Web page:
Inhibition of BMPR2 destabilizes the microtubules. A, B Immunofluorescence imaging for α-tubulin of A549 and H1299 cells treated with JL5 or Ym155. C, D Immunofluorescence imaging for acetylated α-tubulin of A549 and H1299 cells treated with JL5 or Ym155. E Immunofluorescence imaging for α-tubulin in MDA-MB-468 cells treated with JL5 or Ym155. F, G Immunofluorescence imaging for α-tubulin in A549 and H1299 cells treated with the BMPR1 inhibitor DMH1. H Immunofluorescence imaging for α-tubulin following knockdown of BMPR2 after 48 h. Each scale bar represents 10 μM

JL5 did not alter the stabilization of the microtubules in MDA-MB-468 cells (Fig. 5E). Ym155 did cause significant thinning of α-tubulin in MDA-MB-468 cells (Fig. 5E). To examine the role of BMPR2 in the regulation of microtubules, lung cancer cells were treated with DMH1. DMH1 did not cause the destabilization of the microtubules in A549 or H1299 cells (Fig. 5F, G). Knockdown of BMPR2 with siRNA destabilized the microtubules (Fig. 5H). We were unable to decrease expression of BMPR2 in MDA-MB-468 cells with siRNA, so BMPR2 knockdown studies were not performed in these cells.

Destabilizing microtubules activates lysosomes

We next asked whether destabilization of the microtubules precedes the acidification and activation of lysosomes following treatment with either JL5 or Ym155. Destabilization of the microtubules was clearly seen within 2 h following the treatment with either JL5 or Ym155 (Fig. 6A). There was a small increase in the acidification of the lysosome at 2 h, which significantly increased after 3 h (Fig. 6B). Since the changes in the microtubules were significantly more prominent at 2 h compared to the change in lysosome acidification, this suggested that microtubule depolymerization precedes the increase in lysosome acidification. To test whether destabilizing the microtubules increased the acidification and Cathepsin B proteolytic activity of the lysosomes, cells were treated with the microtubule destabilizing chemotherapeutic agent Vinblastine. Vinblastine caused a significant increase in the acidification and proteolytic activity of the lysosomes in the H1299, A549, and MDA-MB-468 cells (Fig. 6C, D). These studies suggest that the destabilization of the microtubules induced by the inhibition of BMPR2 activates the lysosomes.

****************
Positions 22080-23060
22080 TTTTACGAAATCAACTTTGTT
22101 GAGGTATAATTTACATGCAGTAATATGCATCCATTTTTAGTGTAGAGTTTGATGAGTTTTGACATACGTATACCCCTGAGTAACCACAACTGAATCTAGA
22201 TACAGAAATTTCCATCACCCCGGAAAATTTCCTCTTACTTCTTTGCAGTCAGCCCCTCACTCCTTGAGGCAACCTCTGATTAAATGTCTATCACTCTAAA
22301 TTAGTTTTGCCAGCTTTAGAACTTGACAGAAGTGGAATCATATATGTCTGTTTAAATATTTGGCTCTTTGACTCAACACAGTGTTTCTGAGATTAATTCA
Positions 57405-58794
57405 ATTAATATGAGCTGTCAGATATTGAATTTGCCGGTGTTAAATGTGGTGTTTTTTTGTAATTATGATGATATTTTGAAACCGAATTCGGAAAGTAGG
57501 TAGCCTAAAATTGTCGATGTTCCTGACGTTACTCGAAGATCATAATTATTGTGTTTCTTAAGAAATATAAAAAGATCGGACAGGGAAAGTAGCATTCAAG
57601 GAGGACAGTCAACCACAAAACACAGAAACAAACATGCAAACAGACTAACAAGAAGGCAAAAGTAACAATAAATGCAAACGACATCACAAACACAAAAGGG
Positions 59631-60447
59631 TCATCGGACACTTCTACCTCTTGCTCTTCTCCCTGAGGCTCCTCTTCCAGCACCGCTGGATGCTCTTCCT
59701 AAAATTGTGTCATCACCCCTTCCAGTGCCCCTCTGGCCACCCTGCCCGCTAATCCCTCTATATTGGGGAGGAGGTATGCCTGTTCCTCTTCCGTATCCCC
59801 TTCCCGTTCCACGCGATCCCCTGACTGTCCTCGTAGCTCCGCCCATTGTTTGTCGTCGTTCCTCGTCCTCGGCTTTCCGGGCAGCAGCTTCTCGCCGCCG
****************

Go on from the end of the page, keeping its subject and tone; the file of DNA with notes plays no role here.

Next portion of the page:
Fig. 6
figure 6

Destabilization of the microtubules activates lysosomes. A, B Immunofluorescence imaging for α-tubulin and Lysotracker™ Green of A549 cells treated with JL5 and Ym155 for 1–3 h. C, D Immunofluorescence imaging for Lysotracker™ Green and Green Cathepsin B of cells treated with Vinblastine for 3 h. Each scale bar represents 10 μM

Regulation of BMPR2 by the lysosomes